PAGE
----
I came out of my house that morning to find the block deserted. We lived way at the end of a lonely road in the woods with just a few neighbors. Over the last week, we’d gathered in the mornings to talk about the fire, whether we thought it was going to climb farther up the mountains and through our part of the forest. We’d talk about contingency plans and where we might stay. We wondered about insurance.
That morning though, I was alone on the street, my wife in the house with the dogs, trying to find a radio station that had news reports. I wandered down the block to my friends’ houses, looking inside, calling to them.
It was a nice day, maybe seventy five degrees with a light breeze going so that the smoke from the fire was blowing away from our house, leaving the forest silent and beautiful, making everything peaceful. Days that looked like these were the reason we’d moved up to the mountains. And at first glance, the street seemed beautiful too. Windows were open, and radios or televisions played inside. My next door neighbor had left a broom leaning against the front door.
I found out later that they’d left the houses with radios playing and windows open in a desperate bid to fool looters. They wanted their places to seem occupied, but as I came down the road, I could feel the emptiness of the houses. I could feel the lack of people. It was as though all of my neighbors, maybe everyone in the world, had been plucked up and taken away mid-chore, and only my wife and I had been spared, and we were left to wander around confused and lonely.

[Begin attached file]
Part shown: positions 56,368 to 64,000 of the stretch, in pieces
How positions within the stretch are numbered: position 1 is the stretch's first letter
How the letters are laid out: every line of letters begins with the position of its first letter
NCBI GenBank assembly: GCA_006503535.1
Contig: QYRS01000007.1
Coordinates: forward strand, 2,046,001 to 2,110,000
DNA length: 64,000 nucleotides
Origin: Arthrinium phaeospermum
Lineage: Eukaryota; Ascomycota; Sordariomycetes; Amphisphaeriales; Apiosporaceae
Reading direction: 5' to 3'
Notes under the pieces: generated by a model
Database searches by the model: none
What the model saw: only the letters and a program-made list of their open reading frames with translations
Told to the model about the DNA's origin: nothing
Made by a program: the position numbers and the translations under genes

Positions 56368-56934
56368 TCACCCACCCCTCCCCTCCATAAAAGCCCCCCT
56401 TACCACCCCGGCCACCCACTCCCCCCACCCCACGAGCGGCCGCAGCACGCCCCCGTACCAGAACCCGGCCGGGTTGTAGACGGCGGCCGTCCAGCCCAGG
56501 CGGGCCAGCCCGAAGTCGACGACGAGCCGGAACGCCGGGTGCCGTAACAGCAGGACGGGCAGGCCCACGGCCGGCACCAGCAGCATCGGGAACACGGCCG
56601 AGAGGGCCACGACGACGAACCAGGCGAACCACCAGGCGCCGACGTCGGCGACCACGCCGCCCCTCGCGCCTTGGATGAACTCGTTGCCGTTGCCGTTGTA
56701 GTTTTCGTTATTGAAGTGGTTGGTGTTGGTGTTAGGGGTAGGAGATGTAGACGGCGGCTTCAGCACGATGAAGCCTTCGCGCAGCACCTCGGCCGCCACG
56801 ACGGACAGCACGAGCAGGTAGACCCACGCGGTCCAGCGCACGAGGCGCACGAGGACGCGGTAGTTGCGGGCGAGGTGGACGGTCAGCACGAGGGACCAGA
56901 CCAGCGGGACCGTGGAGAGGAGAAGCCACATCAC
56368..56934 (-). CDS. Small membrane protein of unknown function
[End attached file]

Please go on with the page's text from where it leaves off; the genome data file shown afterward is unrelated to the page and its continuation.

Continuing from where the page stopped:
It was only later that I was told the police had come down the street announcing the evacuation. I’d missed the whole thing. I’d slept right through it, and we were the last to leave.
We knew that we should leave now, and that we should grab anything that mattered and go. It was then that I learned what really mattered to me.
My wife mattered. My dogs mattered. My writing mattered.
That was it. I took some clothes, the dogs, my wife and the computers, and I drove away realizing that I didn’t care about anything else. It could all burn, and everything would still be all right.
It was an important lesson to learn. It’s taken me about ten years now to fully understand what that means. All of that was reinforced a few years later by the housing market crash and a financially difficult time. The house was spared because firefighters are courageous, talented, and self-sacrificing. But I’ve given up just about everything I’ve owned, and I don’t care. We’ve gone from living in big houses and working all the time to maintain them, finally to where we are now, which is a tiny studio apartment on the beach.
We could certainly afford a bigger place, but there isn’t a thing in my house that matters except for my wife. When it comes down to it, the only thing that matters to me are my passions. And I don’t need or want a big place to fulfill them.